Sunday, March 13, 2011

The Boss Battle Syndrome

            This is it. The moment you have been waiting for. You have traversed great obstacles and destroyed anyone in your way to get to this moment. You expect the most epic of battles. The pinnacle of your journey; the fight where you prove yourself worthy and justify those many hours spent in the virtual world.  Needless to say, you are eager and expectations are high. So you eagerly walk to the final door, and open it.
After a cutscene and some sort of speech by your nemesis, the battle begins. This is it!
This is happening!
This is easy as hell?????
What is going on? This is not a final boss! This is a pushover of a boss. AHHHHHHHH! The frustration is agonizing.

If you have ever experienced the situation I just described, you are a victim of a developer’s Boss Battle Syndrome. However it is not just games that have underwhelming bosses, BBS (I abbreviated because I am lazy) also causes developer’s to shoehorn bosses into games that do not need them or creates the unbeatable god of the game who cannot be vanquished.

BBS is a serious issue. I have played games and enjoyed myself thoroughly, only to be disappointed by the final parts of the game. Many games build up to what you think is a great ending or fight, only to fall flat on their face. Then there are those which are consistently great throughout, and end on an extremely positive note. Red Dead Redemption is an example of consistent quality. The main story seems to end with John Marston being gunned down in his barn. After a cutaway to his gravestone, you jump years ahead to see John’s wife Abigail buried as well. Suddenly you are thrust into the shoes of Jack, john’s son. Jack begins to track his father’s killer. When you meet the man, there is no grand stage, no battle, no cutscene; you simply face off in another duel on a riverbank. You kill the man and the credits roll. The ending is a great way to end your journeys in the Wild West. A boss battle of any sort would have been nonsensical and ruined an otherwise (mostly) perfect game.

Bayonetta is a game that is the exact opposite. After an underwhelming battle against your father, you are suddenly thrust into a battle with the Creator, a massive statue which fills your screen (DMC 4 anyone?). The game is always throwing crazy stuff at you, but the game has more crazy and awesome moments in the end than most games have in the entire game. But being an action game, you would expect something crazy and over-the-top to trump everything you have done before and leave you satisfied.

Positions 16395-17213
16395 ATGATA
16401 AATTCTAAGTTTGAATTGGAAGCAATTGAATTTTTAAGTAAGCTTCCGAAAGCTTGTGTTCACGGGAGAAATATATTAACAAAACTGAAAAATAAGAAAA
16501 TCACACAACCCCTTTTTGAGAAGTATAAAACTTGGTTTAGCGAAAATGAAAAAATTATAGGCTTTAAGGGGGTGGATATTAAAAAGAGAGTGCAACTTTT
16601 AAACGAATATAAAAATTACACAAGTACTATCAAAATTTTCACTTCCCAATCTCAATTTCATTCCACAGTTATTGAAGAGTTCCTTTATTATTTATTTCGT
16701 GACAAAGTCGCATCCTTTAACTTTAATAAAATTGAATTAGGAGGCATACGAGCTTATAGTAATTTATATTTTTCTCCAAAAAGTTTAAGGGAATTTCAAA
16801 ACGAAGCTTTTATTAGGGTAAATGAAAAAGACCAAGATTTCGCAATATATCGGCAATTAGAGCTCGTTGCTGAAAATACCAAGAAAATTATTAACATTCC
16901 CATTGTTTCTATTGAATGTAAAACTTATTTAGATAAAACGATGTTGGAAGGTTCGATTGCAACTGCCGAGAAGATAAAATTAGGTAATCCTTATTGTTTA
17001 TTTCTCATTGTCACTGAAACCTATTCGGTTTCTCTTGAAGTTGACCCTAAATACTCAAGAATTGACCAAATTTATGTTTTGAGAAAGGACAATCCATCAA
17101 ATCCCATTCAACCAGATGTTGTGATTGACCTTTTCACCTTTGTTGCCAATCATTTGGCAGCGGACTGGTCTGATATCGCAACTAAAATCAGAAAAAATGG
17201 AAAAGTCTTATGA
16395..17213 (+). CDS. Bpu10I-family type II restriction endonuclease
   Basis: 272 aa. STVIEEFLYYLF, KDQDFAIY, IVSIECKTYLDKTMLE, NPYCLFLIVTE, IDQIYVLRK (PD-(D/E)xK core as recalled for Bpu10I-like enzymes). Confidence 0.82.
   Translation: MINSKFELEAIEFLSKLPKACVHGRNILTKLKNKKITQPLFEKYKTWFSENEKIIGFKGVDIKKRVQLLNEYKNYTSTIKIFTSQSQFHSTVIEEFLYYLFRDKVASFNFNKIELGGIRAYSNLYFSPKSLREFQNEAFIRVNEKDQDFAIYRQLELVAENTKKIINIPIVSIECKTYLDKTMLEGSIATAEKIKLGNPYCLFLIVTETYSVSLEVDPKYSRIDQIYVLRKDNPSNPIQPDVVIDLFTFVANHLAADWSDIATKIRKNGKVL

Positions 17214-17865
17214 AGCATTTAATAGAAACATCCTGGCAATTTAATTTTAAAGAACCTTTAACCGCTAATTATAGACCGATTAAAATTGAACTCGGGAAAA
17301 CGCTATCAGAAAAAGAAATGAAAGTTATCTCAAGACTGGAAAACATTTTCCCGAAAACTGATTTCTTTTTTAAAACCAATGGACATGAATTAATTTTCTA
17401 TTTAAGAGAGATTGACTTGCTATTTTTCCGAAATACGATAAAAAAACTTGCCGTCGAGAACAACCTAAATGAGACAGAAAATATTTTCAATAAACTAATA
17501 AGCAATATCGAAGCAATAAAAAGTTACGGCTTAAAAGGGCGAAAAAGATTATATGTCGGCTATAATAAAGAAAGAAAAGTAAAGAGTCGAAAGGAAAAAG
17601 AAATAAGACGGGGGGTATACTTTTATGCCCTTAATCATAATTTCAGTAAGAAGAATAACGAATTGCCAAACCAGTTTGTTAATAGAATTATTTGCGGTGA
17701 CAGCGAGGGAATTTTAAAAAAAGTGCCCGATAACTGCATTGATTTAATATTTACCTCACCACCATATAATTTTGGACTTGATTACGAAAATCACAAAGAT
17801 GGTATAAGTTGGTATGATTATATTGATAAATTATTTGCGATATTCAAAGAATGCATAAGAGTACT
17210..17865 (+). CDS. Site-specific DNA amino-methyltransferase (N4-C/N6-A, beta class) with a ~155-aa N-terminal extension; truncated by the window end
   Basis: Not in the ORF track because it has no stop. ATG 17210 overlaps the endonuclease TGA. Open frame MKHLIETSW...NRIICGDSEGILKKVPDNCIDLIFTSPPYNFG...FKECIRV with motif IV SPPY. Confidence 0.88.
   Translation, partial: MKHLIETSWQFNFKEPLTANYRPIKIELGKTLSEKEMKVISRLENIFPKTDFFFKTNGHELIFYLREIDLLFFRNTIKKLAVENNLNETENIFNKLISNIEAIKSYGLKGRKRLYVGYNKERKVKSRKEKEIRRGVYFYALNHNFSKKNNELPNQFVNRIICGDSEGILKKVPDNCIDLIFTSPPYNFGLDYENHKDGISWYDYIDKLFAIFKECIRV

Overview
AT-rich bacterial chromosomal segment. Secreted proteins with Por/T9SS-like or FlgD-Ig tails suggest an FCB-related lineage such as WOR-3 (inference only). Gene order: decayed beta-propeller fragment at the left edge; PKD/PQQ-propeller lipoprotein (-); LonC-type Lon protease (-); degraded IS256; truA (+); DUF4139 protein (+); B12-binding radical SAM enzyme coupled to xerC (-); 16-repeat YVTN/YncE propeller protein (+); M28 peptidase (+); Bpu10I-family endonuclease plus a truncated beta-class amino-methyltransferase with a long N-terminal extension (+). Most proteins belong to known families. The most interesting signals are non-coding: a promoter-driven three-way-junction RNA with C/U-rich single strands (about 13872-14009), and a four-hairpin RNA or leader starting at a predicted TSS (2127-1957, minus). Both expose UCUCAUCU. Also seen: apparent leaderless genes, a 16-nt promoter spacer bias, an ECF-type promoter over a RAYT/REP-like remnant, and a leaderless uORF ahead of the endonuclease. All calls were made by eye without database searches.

Both of these games are examples of how to perfectly end a great gaming experience. A lackluster boss in Bayonetta or a shoehorned boss in Red Dead would have ruined the experience. However, there are rare cases where the ending has been somewhat disappointing, but not enough to ruin the experience as a whole. Mass Effect 2 has an EPIC build up throughout the game, possibly one of the most tense and anticipated build ups I have ever played in a game. So when I saw the Reaper, I was going crazy. When the actual fight began, it was poorly done. At least I think so. But after the fight you make a monumental decision. Decision made, you flee the Reaper place and the ending cutscene ends on a massive cliffhanger and great place to end the trilogy. Was the boss battle bad? Yes. But the rest of the ending and the game as a whole more than made up for a five minute fight against a giant robot baby. 

Hopefully the more games evolve and developers learn, we will not have another great game with terrible boss battles to tarnish the experience. *cough* Bioshock *cough*

This was my first blog at GIO; so it is my first here. I realize it is not the well written, but I am trying to improve. Any criticism will be greatly appreciated.